Sleep is always valuable, of course. It's the only way we can function effectively the following day. When you're pregnant, however, getting a good night's rest is even more important. By the time your little one arrives, you'll be left with precious few hours each night to recuperate. Unfortunately, it's during these nine months - and especially during the last trimester - that sleeping becomes more difficult than ever.
Below, we'll explore some of the challenges you'll face in getting to sleep during your pregnancy. We'll start with the first and third trimesters - since those tend to be the most problematic - before making the case for sleeping on your side. We'll then offer a few tips for paving the way toward a full night of peaceful slumber.
Sleeping During The First Three Months
Two or three weeks after conception, your bladder will have you making frequent trips to the bathroom. This is normal. There's more pressure on your bladder, and your kidneys are processing more urine. The problem is, the urge to pee often comes just as you're falling asleep, shattering any hopes of enjoying a full night of rest.
Your first three months are also filled with increasing anxiety, restlessness, and growing discomfort as your body expands. These factors make sleeping even more difficult.
Sleeping During The Last Three Months
The second trimester is less challenging than the first. Consider it a 3-month reprieve. By the time you enter your seventh month, you'll find it more difficult than ever to fall asleep. Your body will have grown dramatically, and sleeping on your stomach or back is not only less comfortable, but ill-advised. Meanwhile, your bladder will need to be emptied even more frequently as the pressure upon it continues to grow.
The Case For Sleeping On Your Side
If you normally sleep on your stomach, you'll need to abandon that position for comfort reasons. Essentially, it's akin to sleeping on a beach ball. If you're accustomed to resting on your back, you'll need to abandon that position because it's unhealthy - for you and your baby. During your final trimester, lying on your back places excess pressure on important blood vessels, such as your vena cava. This can impair your circulation.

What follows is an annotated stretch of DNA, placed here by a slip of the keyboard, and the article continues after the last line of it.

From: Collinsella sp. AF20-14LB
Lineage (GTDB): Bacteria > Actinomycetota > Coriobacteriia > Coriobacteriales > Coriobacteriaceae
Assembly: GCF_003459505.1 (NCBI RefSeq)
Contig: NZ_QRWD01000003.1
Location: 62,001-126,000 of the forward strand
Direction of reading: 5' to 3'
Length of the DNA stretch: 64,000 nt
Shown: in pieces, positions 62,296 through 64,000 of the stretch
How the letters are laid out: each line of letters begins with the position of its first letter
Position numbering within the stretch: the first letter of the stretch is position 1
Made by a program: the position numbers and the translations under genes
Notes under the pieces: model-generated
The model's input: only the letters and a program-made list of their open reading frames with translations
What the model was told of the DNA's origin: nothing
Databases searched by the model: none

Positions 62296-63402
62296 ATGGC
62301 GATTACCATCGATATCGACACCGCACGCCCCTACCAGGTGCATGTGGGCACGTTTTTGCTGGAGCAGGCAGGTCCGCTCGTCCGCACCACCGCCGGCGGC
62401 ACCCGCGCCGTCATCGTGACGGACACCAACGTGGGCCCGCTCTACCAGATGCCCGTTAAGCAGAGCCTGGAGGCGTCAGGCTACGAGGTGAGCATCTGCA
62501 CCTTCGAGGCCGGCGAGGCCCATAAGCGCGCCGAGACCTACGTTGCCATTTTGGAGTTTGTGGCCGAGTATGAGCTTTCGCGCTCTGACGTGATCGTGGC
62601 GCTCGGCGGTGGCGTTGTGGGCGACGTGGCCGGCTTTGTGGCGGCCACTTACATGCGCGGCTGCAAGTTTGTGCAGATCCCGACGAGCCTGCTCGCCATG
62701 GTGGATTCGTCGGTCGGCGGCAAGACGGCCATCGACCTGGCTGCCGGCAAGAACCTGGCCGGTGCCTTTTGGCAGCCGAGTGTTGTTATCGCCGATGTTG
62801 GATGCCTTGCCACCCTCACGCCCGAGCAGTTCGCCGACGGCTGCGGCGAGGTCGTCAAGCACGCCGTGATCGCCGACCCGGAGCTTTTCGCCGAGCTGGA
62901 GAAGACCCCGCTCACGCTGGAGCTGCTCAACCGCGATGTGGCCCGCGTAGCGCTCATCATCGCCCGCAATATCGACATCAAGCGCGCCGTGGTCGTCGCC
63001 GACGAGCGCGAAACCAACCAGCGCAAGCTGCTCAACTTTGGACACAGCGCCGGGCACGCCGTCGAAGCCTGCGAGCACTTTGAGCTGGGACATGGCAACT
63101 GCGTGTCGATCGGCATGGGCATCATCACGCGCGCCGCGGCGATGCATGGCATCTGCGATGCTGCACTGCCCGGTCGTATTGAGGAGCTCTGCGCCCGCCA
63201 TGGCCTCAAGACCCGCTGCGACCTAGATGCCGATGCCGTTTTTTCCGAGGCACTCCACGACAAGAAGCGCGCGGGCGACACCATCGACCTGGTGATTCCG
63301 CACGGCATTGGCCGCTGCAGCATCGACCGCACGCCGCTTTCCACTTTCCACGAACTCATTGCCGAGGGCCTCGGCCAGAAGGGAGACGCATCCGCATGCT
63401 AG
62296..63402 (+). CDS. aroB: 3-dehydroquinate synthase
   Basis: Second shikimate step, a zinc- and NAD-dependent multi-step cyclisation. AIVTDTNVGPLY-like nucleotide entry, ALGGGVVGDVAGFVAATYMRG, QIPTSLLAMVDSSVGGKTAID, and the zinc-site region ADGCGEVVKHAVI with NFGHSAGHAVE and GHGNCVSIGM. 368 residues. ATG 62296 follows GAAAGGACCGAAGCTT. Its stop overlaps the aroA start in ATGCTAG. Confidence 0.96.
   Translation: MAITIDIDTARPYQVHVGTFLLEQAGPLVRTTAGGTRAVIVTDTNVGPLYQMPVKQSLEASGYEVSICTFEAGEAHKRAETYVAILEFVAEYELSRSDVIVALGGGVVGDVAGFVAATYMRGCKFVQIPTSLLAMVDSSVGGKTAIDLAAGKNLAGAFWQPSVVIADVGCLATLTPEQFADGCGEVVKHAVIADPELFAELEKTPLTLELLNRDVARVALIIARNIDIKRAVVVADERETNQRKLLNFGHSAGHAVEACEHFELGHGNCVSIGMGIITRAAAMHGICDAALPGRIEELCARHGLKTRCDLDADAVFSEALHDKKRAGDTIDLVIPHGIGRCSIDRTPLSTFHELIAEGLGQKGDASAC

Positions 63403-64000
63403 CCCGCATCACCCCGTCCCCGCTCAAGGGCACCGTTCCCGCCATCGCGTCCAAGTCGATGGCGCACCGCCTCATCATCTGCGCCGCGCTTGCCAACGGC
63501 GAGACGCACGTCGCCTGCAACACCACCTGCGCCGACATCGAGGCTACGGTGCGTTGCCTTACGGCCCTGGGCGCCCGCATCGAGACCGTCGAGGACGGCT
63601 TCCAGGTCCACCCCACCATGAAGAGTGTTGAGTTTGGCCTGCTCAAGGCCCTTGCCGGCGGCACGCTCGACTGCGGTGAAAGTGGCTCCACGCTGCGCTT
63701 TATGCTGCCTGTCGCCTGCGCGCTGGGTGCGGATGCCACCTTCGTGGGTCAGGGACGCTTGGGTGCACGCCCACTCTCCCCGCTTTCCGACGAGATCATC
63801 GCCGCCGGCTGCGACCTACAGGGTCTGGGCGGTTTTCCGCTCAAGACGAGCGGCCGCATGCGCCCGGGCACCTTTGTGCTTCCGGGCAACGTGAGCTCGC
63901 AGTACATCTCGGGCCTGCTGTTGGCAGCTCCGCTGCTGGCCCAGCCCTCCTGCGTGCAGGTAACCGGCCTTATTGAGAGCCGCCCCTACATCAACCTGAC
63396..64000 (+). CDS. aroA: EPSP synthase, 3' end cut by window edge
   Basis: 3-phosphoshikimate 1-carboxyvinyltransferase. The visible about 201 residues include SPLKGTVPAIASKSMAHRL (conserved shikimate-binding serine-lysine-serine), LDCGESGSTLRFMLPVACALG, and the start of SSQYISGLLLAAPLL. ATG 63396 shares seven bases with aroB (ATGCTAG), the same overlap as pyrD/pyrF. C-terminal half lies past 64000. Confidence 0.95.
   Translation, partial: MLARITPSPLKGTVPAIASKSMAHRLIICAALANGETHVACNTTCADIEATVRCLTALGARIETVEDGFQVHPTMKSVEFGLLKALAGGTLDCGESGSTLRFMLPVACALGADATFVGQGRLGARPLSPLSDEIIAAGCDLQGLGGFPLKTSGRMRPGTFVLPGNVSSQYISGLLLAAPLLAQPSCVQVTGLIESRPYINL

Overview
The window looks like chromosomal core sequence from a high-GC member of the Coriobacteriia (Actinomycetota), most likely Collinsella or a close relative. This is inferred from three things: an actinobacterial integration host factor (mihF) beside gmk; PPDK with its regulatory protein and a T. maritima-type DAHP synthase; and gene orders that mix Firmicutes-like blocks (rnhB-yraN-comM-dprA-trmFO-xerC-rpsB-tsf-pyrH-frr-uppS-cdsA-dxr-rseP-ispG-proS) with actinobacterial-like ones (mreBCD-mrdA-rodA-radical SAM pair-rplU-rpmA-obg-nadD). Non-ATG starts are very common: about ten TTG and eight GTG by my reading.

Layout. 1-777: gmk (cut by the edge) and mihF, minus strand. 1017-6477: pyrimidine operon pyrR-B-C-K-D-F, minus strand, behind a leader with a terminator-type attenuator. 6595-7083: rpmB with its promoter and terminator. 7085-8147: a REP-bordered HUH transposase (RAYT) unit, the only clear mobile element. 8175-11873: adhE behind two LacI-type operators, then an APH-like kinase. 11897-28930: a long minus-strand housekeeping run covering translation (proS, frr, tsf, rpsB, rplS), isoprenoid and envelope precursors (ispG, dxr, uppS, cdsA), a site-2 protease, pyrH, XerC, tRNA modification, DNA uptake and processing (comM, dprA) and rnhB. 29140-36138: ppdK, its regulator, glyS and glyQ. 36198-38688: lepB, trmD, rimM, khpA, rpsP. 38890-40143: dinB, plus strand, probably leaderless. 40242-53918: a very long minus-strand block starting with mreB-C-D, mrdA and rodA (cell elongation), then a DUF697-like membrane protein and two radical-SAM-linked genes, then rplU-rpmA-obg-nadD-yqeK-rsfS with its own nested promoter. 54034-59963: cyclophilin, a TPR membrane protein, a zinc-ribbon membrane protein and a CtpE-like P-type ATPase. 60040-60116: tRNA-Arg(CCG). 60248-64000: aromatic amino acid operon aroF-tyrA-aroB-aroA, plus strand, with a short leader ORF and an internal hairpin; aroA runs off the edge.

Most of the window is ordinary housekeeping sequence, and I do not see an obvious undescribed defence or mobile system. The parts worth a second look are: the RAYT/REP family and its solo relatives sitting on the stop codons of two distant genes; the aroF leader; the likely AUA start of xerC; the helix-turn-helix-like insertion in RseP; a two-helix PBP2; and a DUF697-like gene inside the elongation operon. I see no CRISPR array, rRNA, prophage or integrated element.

Experts recommend lying on your left side. Doing so eases the pressure on your blood vessels, and thus prevents problems with your circulation. The drawback is that lying on your left side may make getting to sleep more difficult, especially if you're unaccustomed to that position.
A Few Helpful Suggestions
Sleep challenges are a natural occurrence while you're pregnant. Fortunately, there are several steps you can take to improve your chances of getting a good night's rest. First, drink plenty of water to keep your body hydrated, but avoid consuming large volumes before going to bed.
Second, exercise on a daily basis. Not only will doing so expend energy, but it will also help ease your anxiety. This relaxes your body and your mind, making it much easier to fall asleep at night. One side note: avoid working out right before going to bed since doing so provides an initial boost of energy.
Third, enjoy a warm bath leading up to your bedtime. The sensation of warm water on your skin will have a calming effect that makes the transition to peaceful slumber easier.
Lastly, if possible, maintain the same sleep schedule each morning and night; wake up and go to bed at the same times. This helps your mind and body regulate your sleeping pattern. As your bedtime approaches, they'll automatically prepare you for a full night's rest.
Getting a good night's sleep is fraught with obstacles as your body changes to make room for your baby. Use the suggestions above to keep insomnia at bay while giving your mind and body the rest they need.